|Congratulations to This Year's Writing Award Winners!
This year, the ASJA Awards, honoring the outstanding nonfiction work produced on a freelance basis during the past year, are being presented online. One category was reported each day on ASJA’s Facebook page, on Twitter @ASJAhq and on Instagram @ASJAhq, giving members more time to read each piece. All award-winners can be found on
Thank you to everyone who submitted entries and congratulations to the winners! Today, we post the final group of winners here:
The Arlene Award for an Article That Made A Difference — "How Japan Undermines Efforts to Stop the Illegal Ivory Trade,” by Rachel Nuwer in National Geographic
WHAT THE JUDGES SAID: Nuwer's story was a well-reported and compelling account of how Japan enabled the global ivory trade as a result of lax regulations. In response to her article, Japan tightened its oversight and Yahoo! Japan, the country's largest online ivory retailer, agreed to stop carrying ivory listings on its platform.
The Donald Robinson Memorial Award for Investigative Journalism — “Worse Than a Death Sentence,” by Rohini Mohan, in Type Investigations/Vice News
WHAT THE JUDGES SAID: The article sheds light on India's opaque Foreigners Tribunals through which millions of Muslim residents are being stripped of Indian citizenship. Using excellent investigative methods, including getting previously unreleased documents from some courts, Mohan produced important work on a crucial topic.
Biography/History Books — “The Lost Brothers,” by Jack El-Hai, University of Minnesota Press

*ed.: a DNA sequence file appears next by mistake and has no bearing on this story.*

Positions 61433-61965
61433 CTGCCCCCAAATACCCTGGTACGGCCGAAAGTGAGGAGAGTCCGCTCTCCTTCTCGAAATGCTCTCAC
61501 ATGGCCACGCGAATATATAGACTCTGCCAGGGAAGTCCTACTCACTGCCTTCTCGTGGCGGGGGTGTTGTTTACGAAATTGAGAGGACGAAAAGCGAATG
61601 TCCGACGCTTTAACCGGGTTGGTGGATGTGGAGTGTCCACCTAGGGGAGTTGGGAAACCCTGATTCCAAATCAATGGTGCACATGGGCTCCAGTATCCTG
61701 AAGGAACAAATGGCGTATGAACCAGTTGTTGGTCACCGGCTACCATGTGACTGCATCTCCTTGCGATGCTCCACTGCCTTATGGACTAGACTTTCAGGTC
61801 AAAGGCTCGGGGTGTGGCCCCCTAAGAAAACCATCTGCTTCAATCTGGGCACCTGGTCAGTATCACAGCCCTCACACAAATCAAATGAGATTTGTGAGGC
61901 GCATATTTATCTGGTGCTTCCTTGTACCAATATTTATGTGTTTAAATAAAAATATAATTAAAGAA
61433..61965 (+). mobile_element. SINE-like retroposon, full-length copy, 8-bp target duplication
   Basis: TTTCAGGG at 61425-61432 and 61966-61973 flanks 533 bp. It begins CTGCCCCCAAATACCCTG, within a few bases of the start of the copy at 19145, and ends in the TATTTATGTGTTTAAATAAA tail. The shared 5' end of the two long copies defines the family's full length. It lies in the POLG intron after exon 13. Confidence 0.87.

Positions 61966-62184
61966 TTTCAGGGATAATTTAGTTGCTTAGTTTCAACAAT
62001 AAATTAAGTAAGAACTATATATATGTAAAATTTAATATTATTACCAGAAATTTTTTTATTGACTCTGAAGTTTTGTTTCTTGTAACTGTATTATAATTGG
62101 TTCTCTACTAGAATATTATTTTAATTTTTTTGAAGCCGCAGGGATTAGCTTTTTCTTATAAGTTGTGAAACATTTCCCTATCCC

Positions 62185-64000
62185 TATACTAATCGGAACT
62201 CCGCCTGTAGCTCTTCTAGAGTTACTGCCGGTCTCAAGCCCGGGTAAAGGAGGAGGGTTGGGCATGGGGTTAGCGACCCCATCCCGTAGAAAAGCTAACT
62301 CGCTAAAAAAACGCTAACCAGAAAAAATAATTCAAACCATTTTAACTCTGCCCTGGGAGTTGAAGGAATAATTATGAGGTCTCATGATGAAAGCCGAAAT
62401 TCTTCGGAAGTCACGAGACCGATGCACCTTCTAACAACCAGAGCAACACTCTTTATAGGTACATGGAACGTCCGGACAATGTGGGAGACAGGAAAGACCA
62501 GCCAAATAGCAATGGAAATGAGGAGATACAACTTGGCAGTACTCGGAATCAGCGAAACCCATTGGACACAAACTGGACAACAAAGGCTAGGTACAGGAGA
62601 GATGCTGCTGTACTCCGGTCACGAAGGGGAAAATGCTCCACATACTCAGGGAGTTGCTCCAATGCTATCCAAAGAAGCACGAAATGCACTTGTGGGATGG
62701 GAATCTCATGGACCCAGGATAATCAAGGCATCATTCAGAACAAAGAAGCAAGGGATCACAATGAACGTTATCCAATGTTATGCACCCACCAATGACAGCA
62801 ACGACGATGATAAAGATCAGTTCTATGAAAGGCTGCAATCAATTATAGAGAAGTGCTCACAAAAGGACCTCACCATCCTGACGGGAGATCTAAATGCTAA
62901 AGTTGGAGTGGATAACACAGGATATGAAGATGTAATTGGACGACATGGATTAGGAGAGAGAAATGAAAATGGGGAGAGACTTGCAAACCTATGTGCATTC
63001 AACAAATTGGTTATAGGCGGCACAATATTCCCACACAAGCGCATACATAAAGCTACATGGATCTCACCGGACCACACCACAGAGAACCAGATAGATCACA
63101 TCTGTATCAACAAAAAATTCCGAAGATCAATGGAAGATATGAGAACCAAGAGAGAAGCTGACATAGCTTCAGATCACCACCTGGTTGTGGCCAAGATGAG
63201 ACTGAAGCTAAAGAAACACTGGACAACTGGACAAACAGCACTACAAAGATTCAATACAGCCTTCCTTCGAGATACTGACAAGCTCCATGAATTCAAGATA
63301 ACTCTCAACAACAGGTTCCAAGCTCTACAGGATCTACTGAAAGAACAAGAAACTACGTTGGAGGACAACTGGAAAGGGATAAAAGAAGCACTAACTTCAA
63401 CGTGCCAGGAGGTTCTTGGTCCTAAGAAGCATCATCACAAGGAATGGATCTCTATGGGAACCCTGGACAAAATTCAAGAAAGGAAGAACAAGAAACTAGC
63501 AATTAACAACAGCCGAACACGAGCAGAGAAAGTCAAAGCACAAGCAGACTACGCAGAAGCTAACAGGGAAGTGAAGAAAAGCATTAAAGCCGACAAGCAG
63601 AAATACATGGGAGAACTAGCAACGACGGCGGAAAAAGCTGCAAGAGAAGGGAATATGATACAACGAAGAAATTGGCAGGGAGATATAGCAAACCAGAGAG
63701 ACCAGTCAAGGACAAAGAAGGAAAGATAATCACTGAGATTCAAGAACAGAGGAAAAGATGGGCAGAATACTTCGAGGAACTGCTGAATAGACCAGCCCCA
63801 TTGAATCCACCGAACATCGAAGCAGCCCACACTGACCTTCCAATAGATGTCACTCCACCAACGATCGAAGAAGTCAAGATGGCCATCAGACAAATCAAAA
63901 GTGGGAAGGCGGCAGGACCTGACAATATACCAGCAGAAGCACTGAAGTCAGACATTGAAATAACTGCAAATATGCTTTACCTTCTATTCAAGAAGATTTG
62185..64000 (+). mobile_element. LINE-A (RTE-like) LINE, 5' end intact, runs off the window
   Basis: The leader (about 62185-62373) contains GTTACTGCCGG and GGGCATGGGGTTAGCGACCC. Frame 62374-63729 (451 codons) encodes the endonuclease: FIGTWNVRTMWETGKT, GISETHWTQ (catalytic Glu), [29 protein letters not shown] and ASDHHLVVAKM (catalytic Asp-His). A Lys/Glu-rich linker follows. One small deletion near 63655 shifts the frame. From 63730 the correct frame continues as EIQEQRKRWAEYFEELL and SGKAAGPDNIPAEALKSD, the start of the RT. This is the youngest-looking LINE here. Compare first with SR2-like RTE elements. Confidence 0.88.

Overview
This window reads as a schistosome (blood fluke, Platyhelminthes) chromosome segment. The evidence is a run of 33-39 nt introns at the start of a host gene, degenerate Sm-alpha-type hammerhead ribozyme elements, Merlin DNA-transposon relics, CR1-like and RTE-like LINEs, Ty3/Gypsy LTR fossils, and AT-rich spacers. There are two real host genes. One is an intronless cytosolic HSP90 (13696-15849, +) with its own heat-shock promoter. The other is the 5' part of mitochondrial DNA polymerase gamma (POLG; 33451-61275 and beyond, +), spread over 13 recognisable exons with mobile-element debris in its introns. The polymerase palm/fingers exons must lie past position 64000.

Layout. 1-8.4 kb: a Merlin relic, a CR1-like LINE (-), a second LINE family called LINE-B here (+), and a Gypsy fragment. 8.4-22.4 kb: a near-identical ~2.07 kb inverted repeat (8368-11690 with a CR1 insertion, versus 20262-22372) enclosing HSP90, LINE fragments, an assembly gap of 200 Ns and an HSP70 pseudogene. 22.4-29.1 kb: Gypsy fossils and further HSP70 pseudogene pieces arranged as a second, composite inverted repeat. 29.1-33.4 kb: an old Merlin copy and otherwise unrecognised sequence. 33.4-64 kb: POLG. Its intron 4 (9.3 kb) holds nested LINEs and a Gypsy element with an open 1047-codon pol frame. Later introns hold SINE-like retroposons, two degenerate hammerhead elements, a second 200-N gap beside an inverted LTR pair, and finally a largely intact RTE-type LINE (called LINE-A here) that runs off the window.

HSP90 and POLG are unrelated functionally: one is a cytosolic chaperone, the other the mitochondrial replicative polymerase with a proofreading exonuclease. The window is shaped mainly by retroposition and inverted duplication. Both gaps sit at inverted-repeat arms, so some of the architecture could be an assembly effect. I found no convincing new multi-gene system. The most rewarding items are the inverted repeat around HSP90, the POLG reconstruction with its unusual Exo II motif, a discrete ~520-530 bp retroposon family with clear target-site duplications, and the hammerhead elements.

WHAT THE JUDGES SAID: Jack El-Hai’s “The Lost Brothers” reads like a fast-paced thriller as it explores the history of the mystifying disappearance of three young Minneapolis boys in 1951. El-Hai brings to life in vivid detail the boys and their family, as well as the law enforcement personnel who tried for years to solve this baffling case. Top-notch story telling.
Honorable Mention: Battle for the Marble Palace: Abe Fortas, Earl Warren, Lyndon Johnson, Richard Nixon and the Forging of the Modern Supreme Court, by Michael Bobelian, Schaffner Press
WHAT THE JUDGES SAID: Michael Bobelian tells the stories of Supreme Court nominations since 1964, and how each has shaped the court and our nation. Not an easy topic, but his splendid research and clear writing make this book an easy read.
Children’s Books/Young Adult Books — “Enemy Child, the Story of Norman Mineta, a Boy Imprisoned in a Japanese American Internment Camp During World War II,” by Andrea Warren, published by Holiday House
WHAT THE JUDGES SAID: Warren tells the story of how the United States wronged its own citizens during World War II. She weaves grim details of camp life with the matter-of-fact, glass-half-full memories of this decorated veteran, senator and Secretar more
7701 Las Colinas Blvd., Ste. 800, Irving, TX 75063